The beef was juicy, tender, flavorful, and expertly cooked. The venison variation, though ordered medium, was also tender and juicy. Home run! The bun is grilled on both sides and baked in-house, and the standard toppings include red onion, leaf lettuce, ripe tomato, olives, and cornichons. The homemade mayo was delicious. Worcestershire and Tabasco are also readily available. We preferred the crispy fried taters to the larger, sliced and grilled ones. Who doesn’t love Chez Tilto? It’s a lovely, comfy place to while away a late Sunday afternoon and people-watch. Many delicious draft beers, but it’ll set you back slightly more than, say, Jim’s, especially with beers.
— Team One
The Lord’s Kitchen
118 Seguin St
A hard-working-man’s burger with attitude, the one-pound house special is potentially too large to even handle (the largest burger, BTW, is called the Hurt-You Burger and is 2 pounds). We ordered the Lord’s Kitchen burger which is two patties, and it took us two meals to eat it. Tasty, too, with a good, fresh bun. Cheese, salsa, and jalapeños come on the Caliente burger, but it’s not all that caliente. The very good homemade fries add to an overall excellent package. The Lord’s Kitchen is busy at lunchtime and charmingly crowded with firemen, who ordered their burgers in to-go containers. When a call came in, they simply closed their containers and took off. Highly recommended for an economical and beyond-generous burger fix!
— Team One
1425 N. Main
Burgers at the remade Luther’s are more like a nostalgic, knee-jerk evocation of the good-’n’-greasy past. A chili cheeseburger tasted of chili powder, the pepperjack (there are other options) hadn’t melted, the bun, though sturdy enough (plus points), was ordinary (minus points). The meat itself was fine, but the burger experience just isn’t the same as it was when the griddle, seasoned with the fat from thousands of spatula-flattened patties, was the main focus of action. Very good, coarse-cut potato chips, however, are worth a trip on their own. The other food is now much better, though, so take your pick: nouveau or nostalgia. Hard to have it both ways.
— Team Two
300 E. Crokett
The fresh, juicy, perfectly ground meat outshines the accompaniments at this upscale steakhouse chain, except for the tomato, which was the freshest we had anywhere; purple onion rather than standard white or yellow was also appreciated. The bun is perfectly serviceable, and it’s served with french fries, which are strictly OK. The setting, in addition to the outstanding meat patty, is the big draw: Sunday night, ice-cold dark room. Watch TV, drink a beer, eat a $20 hamburger. (And try the recipe at home the other six days of the week)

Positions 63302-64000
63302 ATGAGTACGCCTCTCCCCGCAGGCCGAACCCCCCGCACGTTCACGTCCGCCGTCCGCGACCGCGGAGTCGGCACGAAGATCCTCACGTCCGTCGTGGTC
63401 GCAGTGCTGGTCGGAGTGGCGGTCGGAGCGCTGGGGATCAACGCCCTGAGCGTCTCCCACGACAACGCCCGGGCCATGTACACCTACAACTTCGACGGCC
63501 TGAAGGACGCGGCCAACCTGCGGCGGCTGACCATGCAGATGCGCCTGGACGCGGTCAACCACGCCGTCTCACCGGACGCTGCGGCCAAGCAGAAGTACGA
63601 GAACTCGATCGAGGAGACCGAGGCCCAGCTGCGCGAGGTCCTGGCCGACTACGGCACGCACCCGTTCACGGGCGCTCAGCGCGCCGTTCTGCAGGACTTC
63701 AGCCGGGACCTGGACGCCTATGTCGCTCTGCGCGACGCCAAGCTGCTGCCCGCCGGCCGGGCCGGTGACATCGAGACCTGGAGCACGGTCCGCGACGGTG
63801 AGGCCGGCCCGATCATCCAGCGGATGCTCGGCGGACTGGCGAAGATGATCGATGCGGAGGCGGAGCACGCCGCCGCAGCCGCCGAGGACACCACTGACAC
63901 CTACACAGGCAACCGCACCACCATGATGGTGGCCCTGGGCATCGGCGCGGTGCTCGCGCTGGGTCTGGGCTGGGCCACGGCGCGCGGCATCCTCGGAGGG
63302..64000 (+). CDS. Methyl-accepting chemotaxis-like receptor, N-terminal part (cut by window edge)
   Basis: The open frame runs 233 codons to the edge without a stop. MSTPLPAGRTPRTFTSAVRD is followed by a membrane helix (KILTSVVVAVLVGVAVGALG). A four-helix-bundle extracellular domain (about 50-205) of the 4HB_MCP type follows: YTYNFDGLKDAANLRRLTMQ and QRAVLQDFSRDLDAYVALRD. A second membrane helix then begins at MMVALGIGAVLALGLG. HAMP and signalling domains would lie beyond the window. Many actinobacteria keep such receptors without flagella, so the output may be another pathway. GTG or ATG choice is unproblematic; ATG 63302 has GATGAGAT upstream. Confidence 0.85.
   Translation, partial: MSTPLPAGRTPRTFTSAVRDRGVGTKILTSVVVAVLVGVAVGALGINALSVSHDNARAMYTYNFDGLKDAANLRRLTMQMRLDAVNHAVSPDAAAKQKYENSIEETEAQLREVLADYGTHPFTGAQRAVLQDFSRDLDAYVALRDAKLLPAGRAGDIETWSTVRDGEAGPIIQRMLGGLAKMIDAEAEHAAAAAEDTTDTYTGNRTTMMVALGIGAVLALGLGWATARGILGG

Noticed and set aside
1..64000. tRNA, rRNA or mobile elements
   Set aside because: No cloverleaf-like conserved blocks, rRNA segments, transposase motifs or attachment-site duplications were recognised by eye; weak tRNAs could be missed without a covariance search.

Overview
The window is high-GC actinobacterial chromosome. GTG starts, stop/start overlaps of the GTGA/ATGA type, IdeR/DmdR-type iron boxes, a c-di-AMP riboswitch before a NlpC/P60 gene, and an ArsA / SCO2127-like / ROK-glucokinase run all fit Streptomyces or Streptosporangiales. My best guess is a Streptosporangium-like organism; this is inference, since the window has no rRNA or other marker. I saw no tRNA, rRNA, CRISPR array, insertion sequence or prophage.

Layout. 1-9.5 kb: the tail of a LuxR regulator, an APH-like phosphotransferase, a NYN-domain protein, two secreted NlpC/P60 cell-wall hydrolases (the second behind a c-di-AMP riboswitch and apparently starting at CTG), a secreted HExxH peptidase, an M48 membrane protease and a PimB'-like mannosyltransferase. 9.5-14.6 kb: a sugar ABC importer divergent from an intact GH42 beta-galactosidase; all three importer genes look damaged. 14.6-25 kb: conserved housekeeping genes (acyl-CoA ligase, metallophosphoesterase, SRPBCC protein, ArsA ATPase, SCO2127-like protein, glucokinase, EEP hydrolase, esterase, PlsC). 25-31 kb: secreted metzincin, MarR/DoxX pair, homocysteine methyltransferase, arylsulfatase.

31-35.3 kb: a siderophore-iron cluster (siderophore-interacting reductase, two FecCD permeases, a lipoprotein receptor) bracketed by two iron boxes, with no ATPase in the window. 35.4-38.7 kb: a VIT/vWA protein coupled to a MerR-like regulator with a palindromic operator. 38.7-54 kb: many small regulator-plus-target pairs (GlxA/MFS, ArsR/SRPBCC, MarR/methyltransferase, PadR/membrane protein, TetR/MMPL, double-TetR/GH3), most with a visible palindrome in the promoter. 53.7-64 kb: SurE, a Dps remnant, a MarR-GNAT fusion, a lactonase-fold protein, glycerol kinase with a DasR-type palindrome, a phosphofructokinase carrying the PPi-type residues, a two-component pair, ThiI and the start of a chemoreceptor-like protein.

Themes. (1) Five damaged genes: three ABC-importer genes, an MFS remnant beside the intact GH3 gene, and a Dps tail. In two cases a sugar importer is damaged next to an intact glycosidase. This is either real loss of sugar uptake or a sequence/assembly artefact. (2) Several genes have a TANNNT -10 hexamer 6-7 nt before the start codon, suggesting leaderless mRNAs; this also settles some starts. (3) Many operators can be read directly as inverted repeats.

— Team Three
1806 N. Loop 1604 West
We ordered the “Big Ass Burger,” which lived up to its name: high-quality meat with a good char and medium-rare in the center, topped with applewood smoked bacon, melted cheddar, and grilled onions. Lettuce, tomato, and pickles are served on the side, as well as chipotle mayo and ketchup. “Tastes like a backyard grill burger,” and “delicious” were comments from the team. Sides include thin-cut fries excellently seasoned with cumin and chili powder and smoked grits with bacon, cheddar, and serranos, which are delicious and restorative. A glass of sauvignon blanc was good, cold, and served in a mini carafe. A bottle of Bud Light was stale, though.
— Team Three
330 E. Grayson
They pound their burgers thin here, and, in fact, we can hear them pounding their meat from our table, even over the Flock of Seagulls song blaring from the jukebox. The only thing well-done about our burger is the way it’s overcooked; we all agree it’s more than a little chewy. The team is unimpressed by the bun, which has “SAM’S” branded on the top. Lettuce, tomatoes, pickles, and onion are served on the side, as well as mayonnaise in a plastic cup. The fries are the best thing on the plate, and they aren’t that good. The beer is not very cold. Go for the entertainment.
— Team Three
Like Armadillo’s, this place is a more-or-less direct descendant of the old Little Hippp’s. The patty is thin, well-done, a little dry, yet not flavorless, and served on an ordinary grocery-store style bun, albeit maybe bigger. Timbo’s is very, very generous with shredded lettuce, chopped onion, hamburger-slice type pickles, and pallid tomato. Plastic tubs of mayo and homemade ranch are available if requested, plus regular mustard and ketchup, as well as Worcestershire and several kinds of Tabasco (regular, chipotle, jalapeño). The fries and tater tots are no more special than, say, Sonic, but the shypoke eggs (a little Hipps hand-me down!) and their poppers and coins — which are sliced, fried jalapeños and cream-cheese stuffed jalapeños — are deliciously perfect as appetizers with cold beer. Definitely family-friendly. The staff is slow, but friendly and helpful. Individual jukeboxes at tables, a la Pig Stand, make for a fun evening “spinning” everything from Freddy Fender to Cheap Trick to Tom Jones for your friends. However, a larger, central jukebox seems to “trump” these, and some girl with horrible taste managed to take over with it.
— Teams One & Three